Alumni Spotlight: Jim Rea '09, '12
A Creative Craftsman
The artistic community in Springfield, Missouri is cultivated by dedicated craftsmen such as Jim Rea - a man whose life has revolved around personal and community-wide advancement of the arts. At a young age, Jim became interested in music and performing. Rea believes that recording music goes hand in hand with performance. Today, as a “half-time” audio engineer and “half-time” performer, he has found the best of both worlds in his career.
Jim was born and raised in Springfield, Missouri. Today, the 36 year-old has a wife, a two-year-old son, a terrier dog, and a blind cat. Jim has been involved with music since the age of 12. He attended and graduated from Willard High School. After attending OTC and SMS, where he was encouraged to pursue audio production, he traveled the country doing some soul searching and found that being a creative musician was his calling. He joined local bands and found that the industry was a hard place to break into.
Before the digital boom in recording, personal music was not easily created. As Jim attended SMS, software was developed to help ease personal recording endeavors. He became interested in the audio effects of music, sound effects, television, and movies. Rea met Brian Shipman, now a mentor and good friend, who asked him to help with a project at Drury University. Brian is a current faculty member at Drury University and a Drury alum, graduating in 2012 with his Masters of Communication. Brian directed Jim to continue his education with a Master’s in Instructional Technology. Jim did earn his masters at DU in 2009 and continued to be an asset to the department. When he came to Drury, he started to become more involved with visual aspects of entertainment. He was a part of producing a show called Go Bluegrass, originally titled Bluegrass Local. After the wrap of this show, Jim and his team did a final season together of a show entitled, Mostly Music which focused on more genres and on-location recordings. Jim was also doing freelance work at the time for companies such as Bass Pro. Along with visual and audio recording, Jim was a part of renovating the entire audio and visual set up in Shewmaker Communication Center, after a donation from Carole Lambert for the Carole Lambert Studio. The equipment is now state of the art, with HD capable videoing, a full green screen, etc. Jim is very grateful to be a part of the Drury Media Department.
The Hillbenders is Jim’s band, which began ten years ago. It is an acoustic band, where Jim plays guitar, sings, and writes music. The band travels to performing arts centers, bluegrass festivals, colleges, and venues across the country. They have three records released and have finished recording their fourth album this January in honor of their 10th anniversary. It will be released in June. They recorded a bluegrass version of the rock opera Who’s Tommy which has gained them national recognition and expanded their performance venues. The band will be traveling with Keller Williams performing Tom Petty covers this year. The Hillbenders' records are on Spotify, ITunes and YouTube.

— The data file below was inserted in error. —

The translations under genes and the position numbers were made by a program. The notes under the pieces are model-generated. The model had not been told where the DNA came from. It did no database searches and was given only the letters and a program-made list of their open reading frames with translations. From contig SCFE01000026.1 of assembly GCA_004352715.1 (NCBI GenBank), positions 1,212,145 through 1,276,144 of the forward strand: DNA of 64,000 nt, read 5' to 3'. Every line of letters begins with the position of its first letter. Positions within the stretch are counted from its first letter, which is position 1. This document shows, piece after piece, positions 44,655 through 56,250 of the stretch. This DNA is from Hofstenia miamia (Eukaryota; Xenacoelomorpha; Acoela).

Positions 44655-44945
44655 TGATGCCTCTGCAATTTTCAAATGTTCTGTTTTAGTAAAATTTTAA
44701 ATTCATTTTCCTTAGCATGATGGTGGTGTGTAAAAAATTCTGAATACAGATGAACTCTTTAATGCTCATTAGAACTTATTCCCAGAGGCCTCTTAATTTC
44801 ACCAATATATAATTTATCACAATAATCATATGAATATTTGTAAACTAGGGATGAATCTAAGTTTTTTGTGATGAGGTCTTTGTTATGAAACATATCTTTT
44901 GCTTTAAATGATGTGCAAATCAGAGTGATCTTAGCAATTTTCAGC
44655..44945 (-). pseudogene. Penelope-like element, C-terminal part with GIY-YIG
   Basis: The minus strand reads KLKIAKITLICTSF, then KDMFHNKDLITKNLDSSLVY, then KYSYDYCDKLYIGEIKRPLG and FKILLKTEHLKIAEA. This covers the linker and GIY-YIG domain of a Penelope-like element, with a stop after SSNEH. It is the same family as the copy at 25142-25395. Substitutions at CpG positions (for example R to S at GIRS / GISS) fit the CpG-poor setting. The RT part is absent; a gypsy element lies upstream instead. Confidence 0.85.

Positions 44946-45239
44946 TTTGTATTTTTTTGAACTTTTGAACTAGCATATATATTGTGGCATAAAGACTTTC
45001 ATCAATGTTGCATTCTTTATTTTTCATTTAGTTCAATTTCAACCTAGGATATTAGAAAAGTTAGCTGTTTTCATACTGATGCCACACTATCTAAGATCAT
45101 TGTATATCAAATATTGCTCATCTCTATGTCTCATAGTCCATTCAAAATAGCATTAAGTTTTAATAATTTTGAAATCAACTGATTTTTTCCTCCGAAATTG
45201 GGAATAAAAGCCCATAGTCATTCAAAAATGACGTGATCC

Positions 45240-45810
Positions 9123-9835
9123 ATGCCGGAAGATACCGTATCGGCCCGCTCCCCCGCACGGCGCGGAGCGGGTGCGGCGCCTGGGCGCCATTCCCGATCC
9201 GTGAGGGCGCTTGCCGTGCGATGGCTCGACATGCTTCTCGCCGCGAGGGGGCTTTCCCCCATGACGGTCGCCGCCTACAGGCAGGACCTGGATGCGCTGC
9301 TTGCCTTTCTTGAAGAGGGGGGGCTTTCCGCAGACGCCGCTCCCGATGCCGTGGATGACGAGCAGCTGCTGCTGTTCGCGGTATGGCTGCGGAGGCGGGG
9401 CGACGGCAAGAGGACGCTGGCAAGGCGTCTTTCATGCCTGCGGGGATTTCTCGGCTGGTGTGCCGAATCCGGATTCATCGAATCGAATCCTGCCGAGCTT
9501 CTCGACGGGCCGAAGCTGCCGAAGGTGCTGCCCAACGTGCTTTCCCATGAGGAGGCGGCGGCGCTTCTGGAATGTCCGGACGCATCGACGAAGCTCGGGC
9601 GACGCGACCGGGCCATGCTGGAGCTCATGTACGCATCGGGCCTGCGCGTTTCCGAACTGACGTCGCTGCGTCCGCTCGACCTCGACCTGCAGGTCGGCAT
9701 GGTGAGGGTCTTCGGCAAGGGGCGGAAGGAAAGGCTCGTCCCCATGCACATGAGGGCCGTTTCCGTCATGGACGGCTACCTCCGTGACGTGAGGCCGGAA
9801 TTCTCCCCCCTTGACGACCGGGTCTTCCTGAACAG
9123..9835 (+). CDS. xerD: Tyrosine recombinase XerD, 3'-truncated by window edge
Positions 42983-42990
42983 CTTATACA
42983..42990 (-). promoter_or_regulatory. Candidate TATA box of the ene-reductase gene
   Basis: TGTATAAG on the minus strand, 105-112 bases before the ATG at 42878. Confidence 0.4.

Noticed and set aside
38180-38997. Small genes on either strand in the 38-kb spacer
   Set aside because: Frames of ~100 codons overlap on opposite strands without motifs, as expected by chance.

Recently, Jim has chosen a few projects a year to produce. He enjoys being involved in creating artistic projects, but has to make time for his band and traveling. Currently, he is working with local musician, Les Gallier, on recording his first album. Gallier has an old-school, rock-and-roll sound that is guitar oriented. The songs on his album are original and will include other local musicians. Jim also recorded Drury University faculty member, Dr. Natalie Wlodarczyk’s band, The Shandies last year. Jim makes himself available to artists in the area to approach him with a project. He chooses the projects he wants to work on. With this half-time job, he wants to be involved in creating a work of art, not just punching the clock.
A certain project of Jim’s has received national attention in the past year. Local band, Bella Donna, now known as Izabel Crane, recorded an album with Rea as the audio recorder, producer, and recording engineer. One of the songs on the album entitled “End of the World” was recently featured on ABC’s Once Upon a Time. This project is among Jim’s favorites because of “the talented and unique” sound of the band.
Jim thinks fondly back on the beginning days of working with Brian Shipman to develop the current Carole Lambert Studio. He is proud of the work he has done to develop the studio into a “music hub.” Producing his own music in the Drury studio has been a combination of both of his passions. Being a part of creation and creative endeavors is important to Jim. When the time his right, he hopes to have a permanent home at Drury.